Other important issues include how much each might contribute financially to purchase of a home or car, whether retirement accounts will be established and how each views saving, investing and long-term financial goals. Feelings about lending money to family members, living within a set monthly budget and how much debt is acceptable are also worthy of conversation. Continue Reading →

group-theapy-300x200

If you are going through a divorce, chances are that you have already allied yourself with the usual suspects: a lawyer, a therapist, family members and old friends. But one of the best resources you can draw upon to give you strength during the divorce process is a divorce support group. Perhaps you have never heard of these. They are meetings of people going through a divorce, where individuals can share their stories and express their emotions in a neutral and supportive environment. Many churches or community centers offer these groups – it just might take a bit of digging to find out where and when they are held. Joining these groups can make a significant, positive impact on your emotional well-being during your case.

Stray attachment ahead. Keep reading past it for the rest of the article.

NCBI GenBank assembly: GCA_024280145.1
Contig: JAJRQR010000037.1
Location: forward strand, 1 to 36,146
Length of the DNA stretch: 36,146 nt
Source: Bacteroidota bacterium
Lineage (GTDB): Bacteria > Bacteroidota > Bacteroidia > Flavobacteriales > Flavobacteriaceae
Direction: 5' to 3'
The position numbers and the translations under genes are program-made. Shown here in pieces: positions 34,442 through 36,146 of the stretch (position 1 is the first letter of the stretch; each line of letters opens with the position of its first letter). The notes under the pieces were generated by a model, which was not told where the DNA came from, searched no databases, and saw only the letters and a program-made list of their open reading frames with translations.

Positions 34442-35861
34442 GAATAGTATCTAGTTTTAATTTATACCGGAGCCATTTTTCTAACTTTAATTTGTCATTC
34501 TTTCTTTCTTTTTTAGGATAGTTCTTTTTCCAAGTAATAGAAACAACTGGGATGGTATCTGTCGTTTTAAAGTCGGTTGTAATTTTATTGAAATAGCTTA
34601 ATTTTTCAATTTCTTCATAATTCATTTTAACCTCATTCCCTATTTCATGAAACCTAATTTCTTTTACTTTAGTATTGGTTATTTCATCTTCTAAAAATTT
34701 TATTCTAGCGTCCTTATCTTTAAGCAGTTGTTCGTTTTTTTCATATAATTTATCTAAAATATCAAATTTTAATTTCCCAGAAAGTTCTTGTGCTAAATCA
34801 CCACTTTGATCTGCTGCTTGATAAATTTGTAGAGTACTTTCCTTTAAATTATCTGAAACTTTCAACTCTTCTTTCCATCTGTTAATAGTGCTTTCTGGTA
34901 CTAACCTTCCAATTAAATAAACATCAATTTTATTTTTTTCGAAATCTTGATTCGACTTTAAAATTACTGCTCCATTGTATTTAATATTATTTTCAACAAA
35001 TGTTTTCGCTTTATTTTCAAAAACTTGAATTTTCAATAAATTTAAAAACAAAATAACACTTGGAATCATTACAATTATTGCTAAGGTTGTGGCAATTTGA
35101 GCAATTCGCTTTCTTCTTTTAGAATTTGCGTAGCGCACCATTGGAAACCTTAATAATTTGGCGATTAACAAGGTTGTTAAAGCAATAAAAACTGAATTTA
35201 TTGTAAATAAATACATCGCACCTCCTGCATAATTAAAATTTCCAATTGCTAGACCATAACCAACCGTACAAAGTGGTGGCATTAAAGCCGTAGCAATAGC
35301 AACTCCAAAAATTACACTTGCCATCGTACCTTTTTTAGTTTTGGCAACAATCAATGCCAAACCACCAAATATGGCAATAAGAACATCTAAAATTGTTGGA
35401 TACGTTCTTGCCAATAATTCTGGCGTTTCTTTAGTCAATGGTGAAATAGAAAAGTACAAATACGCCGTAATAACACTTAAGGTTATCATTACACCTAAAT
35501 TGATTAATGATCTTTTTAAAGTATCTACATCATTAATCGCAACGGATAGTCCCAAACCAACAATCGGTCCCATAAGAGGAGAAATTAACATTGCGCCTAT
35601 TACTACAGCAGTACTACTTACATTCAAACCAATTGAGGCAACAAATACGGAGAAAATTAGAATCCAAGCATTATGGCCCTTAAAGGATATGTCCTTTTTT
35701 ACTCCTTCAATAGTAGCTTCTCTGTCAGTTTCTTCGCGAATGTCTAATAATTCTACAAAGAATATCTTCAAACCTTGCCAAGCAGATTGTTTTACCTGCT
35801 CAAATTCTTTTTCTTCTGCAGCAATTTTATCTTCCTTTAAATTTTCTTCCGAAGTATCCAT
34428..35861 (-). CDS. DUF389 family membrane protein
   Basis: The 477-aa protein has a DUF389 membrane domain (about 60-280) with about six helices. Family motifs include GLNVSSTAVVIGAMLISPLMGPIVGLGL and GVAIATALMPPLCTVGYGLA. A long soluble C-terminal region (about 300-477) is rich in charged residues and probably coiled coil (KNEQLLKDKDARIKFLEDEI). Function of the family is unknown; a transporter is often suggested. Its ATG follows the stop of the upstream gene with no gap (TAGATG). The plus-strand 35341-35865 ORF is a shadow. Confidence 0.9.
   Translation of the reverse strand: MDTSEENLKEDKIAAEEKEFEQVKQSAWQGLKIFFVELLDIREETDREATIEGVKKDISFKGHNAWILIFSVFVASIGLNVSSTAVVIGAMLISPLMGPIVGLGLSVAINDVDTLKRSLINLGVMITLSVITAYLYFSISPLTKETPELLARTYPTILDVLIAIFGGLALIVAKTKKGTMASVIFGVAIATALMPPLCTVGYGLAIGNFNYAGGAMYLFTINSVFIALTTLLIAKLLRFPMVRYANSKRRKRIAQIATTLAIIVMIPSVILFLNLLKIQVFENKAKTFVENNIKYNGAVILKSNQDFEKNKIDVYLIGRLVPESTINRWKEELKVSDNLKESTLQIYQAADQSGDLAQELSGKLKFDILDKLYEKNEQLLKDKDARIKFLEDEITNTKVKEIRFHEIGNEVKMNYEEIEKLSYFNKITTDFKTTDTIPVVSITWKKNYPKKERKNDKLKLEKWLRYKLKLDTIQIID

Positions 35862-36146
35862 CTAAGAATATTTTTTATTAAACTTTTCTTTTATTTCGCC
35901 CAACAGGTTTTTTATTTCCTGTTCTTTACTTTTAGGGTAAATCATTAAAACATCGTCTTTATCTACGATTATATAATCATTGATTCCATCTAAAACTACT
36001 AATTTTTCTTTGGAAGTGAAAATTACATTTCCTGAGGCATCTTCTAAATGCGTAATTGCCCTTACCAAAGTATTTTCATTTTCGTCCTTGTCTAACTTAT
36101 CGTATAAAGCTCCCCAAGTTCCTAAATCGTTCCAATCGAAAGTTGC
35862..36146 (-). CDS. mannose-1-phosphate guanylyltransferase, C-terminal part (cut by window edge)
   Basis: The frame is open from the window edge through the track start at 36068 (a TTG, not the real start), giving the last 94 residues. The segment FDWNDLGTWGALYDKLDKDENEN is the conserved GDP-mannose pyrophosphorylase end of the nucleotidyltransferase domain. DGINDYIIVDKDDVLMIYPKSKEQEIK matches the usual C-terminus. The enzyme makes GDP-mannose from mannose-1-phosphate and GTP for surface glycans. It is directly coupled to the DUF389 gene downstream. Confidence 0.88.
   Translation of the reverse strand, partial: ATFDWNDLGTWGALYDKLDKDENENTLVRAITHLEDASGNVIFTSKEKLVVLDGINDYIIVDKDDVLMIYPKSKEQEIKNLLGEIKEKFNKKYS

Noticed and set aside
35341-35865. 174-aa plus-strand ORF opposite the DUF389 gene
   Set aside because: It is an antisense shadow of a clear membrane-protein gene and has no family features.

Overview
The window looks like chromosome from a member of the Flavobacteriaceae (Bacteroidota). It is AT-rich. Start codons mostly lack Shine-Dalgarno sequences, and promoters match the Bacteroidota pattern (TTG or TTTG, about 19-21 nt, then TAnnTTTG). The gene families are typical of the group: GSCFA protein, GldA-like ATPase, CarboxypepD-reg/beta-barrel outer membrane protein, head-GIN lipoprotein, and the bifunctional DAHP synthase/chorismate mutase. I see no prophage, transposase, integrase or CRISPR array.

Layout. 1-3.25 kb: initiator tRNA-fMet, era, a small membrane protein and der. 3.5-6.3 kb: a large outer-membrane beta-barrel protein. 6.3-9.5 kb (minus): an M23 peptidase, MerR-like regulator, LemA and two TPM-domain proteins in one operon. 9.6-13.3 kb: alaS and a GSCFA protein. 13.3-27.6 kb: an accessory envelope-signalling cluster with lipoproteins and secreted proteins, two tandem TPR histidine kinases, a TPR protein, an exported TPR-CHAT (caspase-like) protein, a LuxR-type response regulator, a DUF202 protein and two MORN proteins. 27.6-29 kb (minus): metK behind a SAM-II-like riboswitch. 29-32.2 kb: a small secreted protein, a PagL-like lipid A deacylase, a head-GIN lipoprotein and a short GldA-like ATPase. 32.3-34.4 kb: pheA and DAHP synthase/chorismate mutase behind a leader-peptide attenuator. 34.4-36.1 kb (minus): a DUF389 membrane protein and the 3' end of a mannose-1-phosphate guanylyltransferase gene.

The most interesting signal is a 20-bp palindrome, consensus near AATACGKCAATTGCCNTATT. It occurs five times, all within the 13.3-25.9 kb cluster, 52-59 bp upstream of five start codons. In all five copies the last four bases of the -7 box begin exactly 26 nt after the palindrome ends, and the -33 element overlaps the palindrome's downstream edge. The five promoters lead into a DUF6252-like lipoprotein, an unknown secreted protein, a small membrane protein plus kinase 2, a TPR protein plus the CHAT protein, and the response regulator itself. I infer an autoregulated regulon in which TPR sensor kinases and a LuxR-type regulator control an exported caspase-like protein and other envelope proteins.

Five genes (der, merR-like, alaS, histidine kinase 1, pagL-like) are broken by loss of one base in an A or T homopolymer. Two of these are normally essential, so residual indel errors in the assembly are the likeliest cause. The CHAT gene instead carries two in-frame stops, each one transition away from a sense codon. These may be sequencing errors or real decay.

These groups can offer a number of benefits. First, they can be held in person or even online, meaning that you have no excuse to not attend. Deciding to do so is a major first step, and if you take the plunge, take a moment to praise yourself. Some groups might offer events that could help you, such as bringing in professional counsellors or legal experts to provide general information about going through a divorce. Others are more traditional, encouraging its members to be open about their experiences and share solutions and stories. Some might be able to provide you with professional resources or referrals. They provide a supportive community and keep you accountable for your actions and attendance. But most of all, they comprise of people who will listen to you with an empathetic ear. Each member in that group knows exactly what you are going through. Sometimes, just being able to acknowledge that you are not alone in your suffering can be incredibly healing. Continue Reading →

father-child-200x300